Market Conduct in the U.S. Ready-to-Eat Cereal Industry
Product differentiation is well established as being the key source of the cereal industrys high price-cost margins. However, there is little consensus as to whether pricing collusion is also a source of profitability, and indeed, whether price even serves as a strategic variable in this industry. This paper seeks to resolve this debate by determining whether cereal firms strategically interact on price, and if so, estimating the extent that this increases margins relative to what perfect collusion among firms could achieve. Firms are estimated to cooperate on price to the extent that margins are 2.5 percentage points higher than what is possible under a Nash-Bertrand game. This raises margins by about 43% of what could be achieved under a perfectly executed agreement to fix prices. The results are consistent with studies in the literature that characterize the industrys pricing as "approximately cooperative."
If you experience problems downloading a file, check if you have the proper application to view it first. In case of further problems read the IDEAS help page. Note that these files are not on the IDEAS site. Please be patient as the files may be large.
As the access to this document is restricted, you may want to look for a different version under "Related research" (further below) or search for a different version of it.
Volume (Year): 2 (2004)
Issue (Month): 1 (November)
|Contact details of provider:|| Web page: http://www.degruyter.com|
|Order Information:||Web: http://www.degruyter.com/view/j/jafio|
References listed on IDEAS
Please report citation or reference errors to , or , if you are the registered author of the cited work, log in to your RePEc Author Service profile, click on "citations" and make appropriate adjustments.:
- Nevo, Aviv, 1998.
"Measuring Market Power in the Ready-To-Eat Cereal Industry,"
Food Marketing Policy Center Research Reports
037, University of Connecticut, Department of Agricultural and Resource Economics, Charles J. Zwick Center for Food and Resource Policy.
- Nevo, Aviv, 2001. "Measuring Market Power in the Ready-to-Eat Cereal Industry," Econometrica, Econometric Society, vol. 69(2), pages 307-42, March.
- Nevo, Aviv, 1999. "Measuring Market Power in the Ready-to-Eat Cereal Industry," Competition Policy Center, Working Paper Series qt7cm5p858, Competition Policy Center, Institute for Business and Economic Research, UC Berkeley.
- Aviv Nevo, 2003. "Measuring Market Power in the Ready-to-Eat Cereal Industry," Microeconomics 0303006, EconWPA.
- Aviv Nevo, 1998. "Measuring Market Power in the Ready-to-Eat Cereal Industry," NBER Working Papers 6387, National Bureau of Economic Research, Inc.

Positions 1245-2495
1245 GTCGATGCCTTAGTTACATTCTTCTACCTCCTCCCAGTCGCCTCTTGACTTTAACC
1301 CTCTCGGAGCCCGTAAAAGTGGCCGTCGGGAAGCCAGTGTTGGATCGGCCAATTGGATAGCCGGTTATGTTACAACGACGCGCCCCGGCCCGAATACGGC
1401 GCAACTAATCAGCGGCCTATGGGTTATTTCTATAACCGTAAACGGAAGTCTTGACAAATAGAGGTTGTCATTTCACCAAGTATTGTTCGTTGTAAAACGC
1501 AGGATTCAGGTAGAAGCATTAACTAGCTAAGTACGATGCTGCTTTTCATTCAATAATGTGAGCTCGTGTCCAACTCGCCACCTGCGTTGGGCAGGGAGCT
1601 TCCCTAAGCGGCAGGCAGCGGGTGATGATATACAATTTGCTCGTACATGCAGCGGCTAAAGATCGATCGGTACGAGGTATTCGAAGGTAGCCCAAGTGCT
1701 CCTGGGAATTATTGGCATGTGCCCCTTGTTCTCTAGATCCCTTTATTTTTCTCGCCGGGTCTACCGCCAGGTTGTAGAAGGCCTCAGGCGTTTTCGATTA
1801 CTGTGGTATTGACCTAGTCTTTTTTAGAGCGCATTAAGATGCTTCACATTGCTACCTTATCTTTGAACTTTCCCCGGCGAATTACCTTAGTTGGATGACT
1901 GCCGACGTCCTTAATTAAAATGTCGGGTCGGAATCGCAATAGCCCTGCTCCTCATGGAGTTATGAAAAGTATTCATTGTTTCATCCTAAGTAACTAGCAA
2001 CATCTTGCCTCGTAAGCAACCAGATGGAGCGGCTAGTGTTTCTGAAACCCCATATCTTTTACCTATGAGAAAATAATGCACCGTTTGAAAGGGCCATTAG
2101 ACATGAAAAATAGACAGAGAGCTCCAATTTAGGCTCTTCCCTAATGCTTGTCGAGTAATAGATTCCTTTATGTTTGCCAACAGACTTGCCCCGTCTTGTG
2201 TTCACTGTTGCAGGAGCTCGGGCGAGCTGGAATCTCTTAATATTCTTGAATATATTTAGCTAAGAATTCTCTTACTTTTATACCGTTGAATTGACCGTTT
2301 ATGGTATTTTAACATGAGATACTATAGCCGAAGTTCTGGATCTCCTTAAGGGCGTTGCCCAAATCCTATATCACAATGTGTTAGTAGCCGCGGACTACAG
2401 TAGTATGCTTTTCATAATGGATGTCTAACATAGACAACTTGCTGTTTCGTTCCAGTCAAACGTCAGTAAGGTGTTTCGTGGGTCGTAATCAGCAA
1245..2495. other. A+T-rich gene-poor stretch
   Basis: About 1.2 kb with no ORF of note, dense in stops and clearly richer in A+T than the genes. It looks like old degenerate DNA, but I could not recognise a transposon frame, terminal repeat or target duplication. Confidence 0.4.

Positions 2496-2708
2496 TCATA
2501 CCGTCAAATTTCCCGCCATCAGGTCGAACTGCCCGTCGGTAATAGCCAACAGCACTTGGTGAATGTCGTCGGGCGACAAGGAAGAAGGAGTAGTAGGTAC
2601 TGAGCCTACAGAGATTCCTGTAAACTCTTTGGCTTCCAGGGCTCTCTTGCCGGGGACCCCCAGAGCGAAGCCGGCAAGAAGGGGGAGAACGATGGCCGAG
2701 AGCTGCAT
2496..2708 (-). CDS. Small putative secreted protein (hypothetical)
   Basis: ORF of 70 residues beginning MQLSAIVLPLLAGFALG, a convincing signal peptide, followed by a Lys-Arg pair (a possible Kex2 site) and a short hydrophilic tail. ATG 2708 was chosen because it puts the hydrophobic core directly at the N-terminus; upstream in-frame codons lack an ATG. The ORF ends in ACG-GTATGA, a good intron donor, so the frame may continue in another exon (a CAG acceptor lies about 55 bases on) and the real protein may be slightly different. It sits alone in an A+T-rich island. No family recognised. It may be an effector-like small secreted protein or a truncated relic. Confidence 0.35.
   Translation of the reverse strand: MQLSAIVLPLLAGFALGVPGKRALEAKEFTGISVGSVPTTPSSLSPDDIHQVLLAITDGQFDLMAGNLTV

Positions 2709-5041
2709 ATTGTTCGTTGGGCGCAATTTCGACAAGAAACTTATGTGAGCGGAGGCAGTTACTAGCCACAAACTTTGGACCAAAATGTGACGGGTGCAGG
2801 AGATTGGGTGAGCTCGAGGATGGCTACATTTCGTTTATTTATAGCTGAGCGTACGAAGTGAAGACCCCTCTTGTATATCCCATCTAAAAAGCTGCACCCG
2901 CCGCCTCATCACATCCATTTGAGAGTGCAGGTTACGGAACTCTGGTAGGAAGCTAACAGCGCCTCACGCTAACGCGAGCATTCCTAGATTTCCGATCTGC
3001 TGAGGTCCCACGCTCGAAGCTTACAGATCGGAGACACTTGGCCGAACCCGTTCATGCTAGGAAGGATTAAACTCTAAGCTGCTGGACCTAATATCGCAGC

- Nevo, Aviv, 1998. "Measuring Market Power in the Ready-To-Eat Cereal Industry," Research Reports 25164, University of Connecticut, Food Marketing Policy Center.
- Deaton, Angus S & Muellbauer, John, 1980. "An Almost Ideal Demand System," American Economic Review, American Economic Association, vol. 70(3), pages 312-26, June.
- Baker, Jonathan B & Baresnahan, Timothy F, 1985. "The Gains from Merger or Collusion in Product-differentiated Industries," Journal of Industrial Economics, Wiley Blackwell, vol. 33(4), pages 427-44, June.
- John M. Connor, 1999.
"Breakfast cereals: The extreme food industry,"
John Wiley & Sons, Ltd., vol. 15(2), pages 247-259.
- Ronald W. Cotterill & Andrew W. Franklin & Li Yu Ma, 1996.
"Measuring Market Power Effects in Differentiated Product Industries: An Application to the Soft Drink Industry,"
Food Marketing Policy Center Research Reports
032, University of Connecticut, Department of Agricultural and Resource Economics, Charles J. Zwick Center for Food and Resource Policy.
- Cotterill, Ronald W. & Franklin, Andrew W. & Ma, Li Yu, 1996. "Measuring Market Power Effects in Differentiated Product Industries: An Application to the Soft Drink Industry," Research Reports 25229, University of Connecticut, Food Marketing Policy Center.
- Richard Schmalensee, 1978. "Entry Deterrence in the Ready-to-Eat Breakfast Cereal Industry," Bell Journal of Economics, The RAND Corporation, vol. 9(2), pages 305-327, Autumn.
When requesting a correction, please mention this item's handle: RePEc:bpj:bjafio:v:2:y:2004:i:1:n:9. See general information about how to correct material in RePEc.
For technical questions regarding this item, or to correct its authors, title, abstract, bibliographic or download information, contact: (Peter Golla)
If you have authored this item and are not yet registered with RePEc, we encourage you to do it here. This allows to link your profile to this item. It also allows you to accept potential citations to this item that we are uncertain about.
If references are entirely missing, you can add them using this form.
If the full references list an item that is present in RePEc, but the system did not link to it, you can help with this form.
If you know of missing items citing this one, you can help us creating those links by adding the relevant references in the same way as above, for each refering item. If you are a registered author of this item, you may also want to check the "citations" tab in your profile, as there may be some citations waiting for confirmation.
Please note that corrections may take a couple of weeks to filter through the various RePEc services.